Can Islam become moderate? Is there even such a thing as moderate Islam? To address this question, we have to look at religion itself.
Asking these uncomfortable questions about Islam will lead to even more uncomfortable questions about religion itself. Somebody has to ask them; so here it goes.
Religion, at its core, rests on faith. Reason, in the context of faith, is beside the point—and actually gets in the way. Religious faith can only be diluted or “moderated” by rationality at its own expense, and Islam has shown no indications of bending any time soon. By and large, the other two major religions—Judaism and Christianity—have, in fact, successfully moderated themselves over the centuries.
For the most part, Judaism and Christianity have reached a point where they have been “tamed” by reason and secularism. Call it the “church on Sunday” premise. The typical Jew or Christian lives a perfectly secular life while paying some level of lip service to the requirements of faith—but in actual practice, their lives are almost completely secular.
Although this is probably true of some Muslims as well, for the most part Islam is still nowhere near being civilized by reason and secularism. In fact, the political and spiritual trends in recent years have been precisely in the opposite direction. Egypt—an Islamic country somewhat friendly to the United States in the past, at least compared to the much more militant Iran, Syria and now ISIS—has gone in a radically conservative direction in recent years, not only politically but culturally. And the political results, in the form of Islamic-based, international terrorism are plain enough for all to see.
In this context, the best thing that could happen would be a widespread intellectual, psychological and spiritual rebellion against Islam as we know it, especially among young people. If young Muslims start to value life on earth, in the form of cars, (consensual) sex, houses, and general, all around pleasure, grounded in church-state separation and private property rights, then we can be sure it’s the beginning of the end of Islam as we know it.
This, of course, is why the political clerics of Iran—and the terrorists they support as soon as they skulk away from the U.N. diplomacy tables—are at war with Westernism, and specifically America. It’s a true “holy war.” In the words of Pat Buchanan, one of America’s homegrown religious fanatics, it’s a “culture war.” And they mean it. These clerics understand that force is, in the end, the only way to implement their faith. Once even a tiny bit of reason peeks through the dark curtain of blind faith, its true and consistent advocates know that they must snuff out any who see it, and, subsequently, embrace that light of happiness on earth, fueled by reason and secularism.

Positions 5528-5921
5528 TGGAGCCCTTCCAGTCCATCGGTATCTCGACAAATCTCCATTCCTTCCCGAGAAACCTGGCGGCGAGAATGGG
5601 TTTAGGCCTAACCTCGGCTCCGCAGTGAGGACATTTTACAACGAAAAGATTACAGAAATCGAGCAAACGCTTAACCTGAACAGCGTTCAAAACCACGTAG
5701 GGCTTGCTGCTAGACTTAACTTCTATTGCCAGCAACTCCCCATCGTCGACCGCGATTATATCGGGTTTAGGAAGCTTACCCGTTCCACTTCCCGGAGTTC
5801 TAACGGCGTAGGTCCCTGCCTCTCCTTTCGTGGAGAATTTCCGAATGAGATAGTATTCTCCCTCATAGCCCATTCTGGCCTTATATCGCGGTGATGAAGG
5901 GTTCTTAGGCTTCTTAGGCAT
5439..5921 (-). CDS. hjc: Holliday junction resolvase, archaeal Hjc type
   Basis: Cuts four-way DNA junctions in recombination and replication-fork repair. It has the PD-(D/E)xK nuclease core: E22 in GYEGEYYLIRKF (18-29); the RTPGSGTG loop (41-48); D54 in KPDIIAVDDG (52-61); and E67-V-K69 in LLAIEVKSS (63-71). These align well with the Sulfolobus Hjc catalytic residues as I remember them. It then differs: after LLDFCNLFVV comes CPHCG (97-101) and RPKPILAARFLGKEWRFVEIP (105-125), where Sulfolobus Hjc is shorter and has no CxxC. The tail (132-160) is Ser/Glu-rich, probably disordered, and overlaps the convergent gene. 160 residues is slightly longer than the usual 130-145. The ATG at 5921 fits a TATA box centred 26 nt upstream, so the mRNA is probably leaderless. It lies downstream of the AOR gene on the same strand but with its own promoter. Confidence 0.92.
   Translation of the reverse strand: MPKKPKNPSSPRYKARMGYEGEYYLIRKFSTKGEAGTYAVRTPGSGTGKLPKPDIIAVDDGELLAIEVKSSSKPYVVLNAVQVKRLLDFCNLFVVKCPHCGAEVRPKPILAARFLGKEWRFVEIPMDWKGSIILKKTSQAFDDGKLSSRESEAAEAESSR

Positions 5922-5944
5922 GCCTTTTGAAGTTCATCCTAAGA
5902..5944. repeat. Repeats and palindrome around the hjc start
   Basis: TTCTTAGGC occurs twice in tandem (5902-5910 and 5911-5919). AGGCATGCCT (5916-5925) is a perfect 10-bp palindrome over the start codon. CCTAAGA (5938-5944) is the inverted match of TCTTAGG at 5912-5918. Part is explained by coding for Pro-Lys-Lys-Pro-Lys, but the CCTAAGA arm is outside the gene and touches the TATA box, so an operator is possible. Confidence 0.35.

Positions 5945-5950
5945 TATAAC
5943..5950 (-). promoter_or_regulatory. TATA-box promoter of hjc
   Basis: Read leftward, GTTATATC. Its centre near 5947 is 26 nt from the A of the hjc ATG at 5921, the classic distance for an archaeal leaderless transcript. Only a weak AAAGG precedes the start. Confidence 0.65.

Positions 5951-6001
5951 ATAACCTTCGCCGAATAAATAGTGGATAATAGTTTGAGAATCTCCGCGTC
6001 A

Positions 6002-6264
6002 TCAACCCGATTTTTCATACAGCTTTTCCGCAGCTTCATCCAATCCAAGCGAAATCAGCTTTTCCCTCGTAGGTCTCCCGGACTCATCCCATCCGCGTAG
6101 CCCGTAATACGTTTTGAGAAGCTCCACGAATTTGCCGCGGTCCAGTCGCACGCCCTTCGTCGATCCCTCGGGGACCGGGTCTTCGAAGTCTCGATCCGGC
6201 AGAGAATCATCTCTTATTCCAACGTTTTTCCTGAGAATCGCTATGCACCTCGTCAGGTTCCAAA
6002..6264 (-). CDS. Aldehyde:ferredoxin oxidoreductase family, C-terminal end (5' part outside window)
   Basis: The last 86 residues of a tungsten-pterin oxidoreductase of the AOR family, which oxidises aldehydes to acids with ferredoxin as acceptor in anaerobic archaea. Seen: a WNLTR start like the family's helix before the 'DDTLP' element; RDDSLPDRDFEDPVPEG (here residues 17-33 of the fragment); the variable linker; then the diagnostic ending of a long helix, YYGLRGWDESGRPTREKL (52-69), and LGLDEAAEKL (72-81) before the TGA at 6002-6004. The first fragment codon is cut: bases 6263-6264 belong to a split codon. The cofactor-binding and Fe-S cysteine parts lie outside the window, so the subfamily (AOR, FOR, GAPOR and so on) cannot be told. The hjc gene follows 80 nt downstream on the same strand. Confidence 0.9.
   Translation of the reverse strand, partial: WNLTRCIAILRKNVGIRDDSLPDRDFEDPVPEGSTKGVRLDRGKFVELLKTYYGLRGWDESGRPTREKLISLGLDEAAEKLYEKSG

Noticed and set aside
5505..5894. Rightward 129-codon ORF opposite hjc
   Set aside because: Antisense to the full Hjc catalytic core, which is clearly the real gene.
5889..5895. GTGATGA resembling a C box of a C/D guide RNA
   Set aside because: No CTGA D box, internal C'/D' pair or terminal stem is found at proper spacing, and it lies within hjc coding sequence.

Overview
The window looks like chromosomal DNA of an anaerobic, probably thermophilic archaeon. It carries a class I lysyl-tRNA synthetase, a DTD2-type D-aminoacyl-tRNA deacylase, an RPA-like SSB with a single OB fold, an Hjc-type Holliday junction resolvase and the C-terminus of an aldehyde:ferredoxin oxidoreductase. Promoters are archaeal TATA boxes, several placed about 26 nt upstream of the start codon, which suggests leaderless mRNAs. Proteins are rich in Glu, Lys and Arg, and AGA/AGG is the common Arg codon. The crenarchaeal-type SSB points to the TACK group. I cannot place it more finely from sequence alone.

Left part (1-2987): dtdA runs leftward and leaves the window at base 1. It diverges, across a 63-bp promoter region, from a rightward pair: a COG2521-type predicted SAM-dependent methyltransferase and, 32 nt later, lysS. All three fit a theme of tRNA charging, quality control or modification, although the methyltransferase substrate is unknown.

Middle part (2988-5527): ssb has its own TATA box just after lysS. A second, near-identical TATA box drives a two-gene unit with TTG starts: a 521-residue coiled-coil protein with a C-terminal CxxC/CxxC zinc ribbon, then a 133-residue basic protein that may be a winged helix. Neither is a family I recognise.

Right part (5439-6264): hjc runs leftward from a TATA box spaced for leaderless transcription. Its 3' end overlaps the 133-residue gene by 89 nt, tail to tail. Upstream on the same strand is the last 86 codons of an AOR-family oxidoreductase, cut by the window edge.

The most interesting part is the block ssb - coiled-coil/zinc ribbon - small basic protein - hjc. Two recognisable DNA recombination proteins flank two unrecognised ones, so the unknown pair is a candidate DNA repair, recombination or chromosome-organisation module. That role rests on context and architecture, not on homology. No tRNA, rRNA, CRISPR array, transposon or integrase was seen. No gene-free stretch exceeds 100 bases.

There’s more violence ahead in this “culture war.” The degree of violence will depend on the depth of our commitment to not merely take control of Afghanistan, ISIS or any one country or gang in isolation, but to defend all that is right about our Western—and, yes, secular—culture. But despite the current fiasco still called the war against terrorism, there’s no way the irrational forces of faith can win this war, over the long run, unless the entire population of the free world becomes suicidal at the same time.
The fact remains that faith is on the decline on planet Earth. The Muslim fanatics are the only ones who really get this. Faith is eroding in the wake of reason and freedom, and the last, violent gasps of faith are imposing themselves, at present, in the form of militant Islam. If and when the younger and better elements among the Islamics begin to question the life-hating tenets of their faith, then Islam, in the form we now know it, will be, like the Crusades and the Inquisition, a thing of the past. It will weave itself into society just as Christianity and Judaism, for the most part, have already done.
Since no such self-questioning appears imminent or likely by the most prominent leaders of Islam, the bombing and other physical destruction — particularly in the face of Western weakness and constant apologizing — will continue unabated.
The war against terrorism was never a war against terrorism. It’s a philosophical war, of undiluted faith against the strong elements of reason that have taken hold in the last several centuries. There’s no question that reason can prevail. Whether reason will prevail depends entirely on the moral and mental sturdiness of the reasonable.
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